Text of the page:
9 Essential Health Benefits of Forest Bathing with Aromatherapy
Jan 29, 2019
Forest Bathing Found Essential for Health
Modern day “forest bathing” stems from the Japanese ancient tradition known as Shinrin-yoku, which is the practice of spending prolonged periods of time with trees. In 1982, it became part of a national public health program in Japan, where it urged citizens to make use of the country’s 3,000-mile forests for therapy.
The concept is to leisurely visit a wooded area as it is scientifically proven to be highly beneficial for your health. You don’t have to do anything other than simply be with the trees and ‘bathe’ in all the senses.
Indeed, trees really do have healing powers. Trees release antimicrobial essential oils into the surrounding air to protect them from germs, insects, and disease. These are known as phytoncides, which includes the class of compounds called terpenes.
Research found when humans inhale these, it enhances human natural killer (NK) cell activity which can boost the immune system and kill tumor cells. This is why when you’re in a forest or wooded area, the air feels fresh and clean—plants produce these compounds, whereas the man made structures we all inhabit do not.
Forest bathing has been shown to be a powerful antidote against the physical, mental and emotional problems of today. It helps to:
- lower blood pressure
- reduce stress and anxiety
- increase energy
- improve sleep
- elevate mood
- lower cortisol levels
- boost your immune system
- accelerate recovery from illnesses
- improve ability to focus (even in children with ADHD)
How to Use Aromatherapy for Forest Bathing
The olfactory system is largely involved in the principles of forest bathing. According to experts, it is likely that phytoncides exert their effects via the sense of smell, versus the blood-borne path.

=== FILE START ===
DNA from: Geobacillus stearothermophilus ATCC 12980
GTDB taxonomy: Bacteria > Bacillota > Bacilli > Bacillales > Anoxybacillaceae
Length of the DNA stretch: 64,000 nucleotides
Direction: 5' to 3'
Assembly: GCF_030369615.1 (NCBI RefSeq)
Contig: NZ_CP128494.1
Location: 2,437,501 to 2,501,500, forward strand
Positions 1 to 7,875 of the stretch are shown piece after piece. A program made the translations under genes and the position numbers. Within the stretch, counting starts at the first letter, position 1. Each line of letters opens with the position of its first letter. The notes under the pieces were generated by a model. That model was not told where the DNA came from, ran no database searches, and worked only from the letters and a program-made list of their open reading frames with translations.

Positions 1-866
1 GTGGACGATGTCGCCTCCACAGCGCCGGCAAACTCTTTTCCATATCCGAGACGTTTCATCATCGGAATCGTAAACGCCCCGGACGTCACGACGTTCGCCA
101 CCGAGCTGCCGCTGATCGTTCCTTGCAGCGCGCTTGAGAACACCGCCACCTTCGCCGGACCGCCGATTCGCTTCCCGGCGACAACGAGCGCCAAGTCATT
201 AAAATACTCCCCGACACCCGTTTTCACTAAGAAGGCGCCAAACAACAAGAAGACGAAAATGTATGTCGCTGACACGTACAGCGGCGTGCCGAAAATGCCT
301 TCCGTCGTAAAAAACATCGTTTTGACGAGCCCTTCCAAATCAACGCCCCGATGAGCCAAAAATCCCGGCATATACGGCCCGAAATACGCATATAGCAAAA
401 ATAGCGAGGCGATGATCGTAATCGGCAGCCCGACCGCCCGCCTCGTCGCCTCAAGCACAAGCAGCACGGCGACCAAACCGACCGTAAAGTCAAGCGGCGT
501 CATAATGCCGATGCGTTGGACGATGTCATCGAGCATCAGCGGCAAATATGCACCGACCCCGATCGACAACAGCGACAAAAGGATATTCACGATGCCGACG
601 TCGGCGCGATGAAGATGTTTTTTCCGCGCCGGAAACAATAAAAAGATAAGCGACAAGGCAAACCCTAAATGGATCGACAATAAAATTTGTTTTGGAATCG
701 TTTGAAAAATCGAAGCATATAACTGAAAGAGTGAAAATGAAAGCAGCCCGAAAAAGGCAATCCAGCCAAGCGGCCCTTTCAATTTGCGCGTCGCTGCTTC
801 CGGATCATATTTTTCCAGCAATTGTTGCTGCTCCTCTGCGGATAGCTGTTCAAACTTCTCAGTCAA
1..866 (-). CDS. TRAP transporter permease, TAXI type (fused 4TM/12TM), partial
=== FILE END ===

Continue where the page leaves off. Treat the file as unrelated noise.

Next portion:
From the aspect of physics, it is likely that significant positive shifts are also happening from the absorption via the skin and hair. This opens us up to a wide range of possibilities in helping the body heal and restore balance.
Most essential oil blends are too intense to mimic forest bathing, and in addition your body requires energy from the plants, which comes from flower essences.
If you want to use aromatherapy to simulate a garden or forest experience, the best way is to combine 8 or more essential oils into a very mild mist, and add a minimum of 100 different flower essences. This gives the body similar exposure as a walk in nature does.
Note that in order for a mist to mimic forest bathing, the mist needs to be mild enough that you can consistently mist your face, head, neck and body several times in a row without the aroma being overwhelming. Similar to walking in nature, this method very gently lifts the body (instead of being overwhelming or intense). Repeating this process with a mist several times over a 15 minute window tends to offer greater benefits, again the way spending 15 minutes in nature assists the body's repair mechanisms.
Be aware that the benefits, such as lowered blood pressure and anxiety levels, is due to smelling and absorbing the wide ranging phytoncides produced by plants, versus consuming them.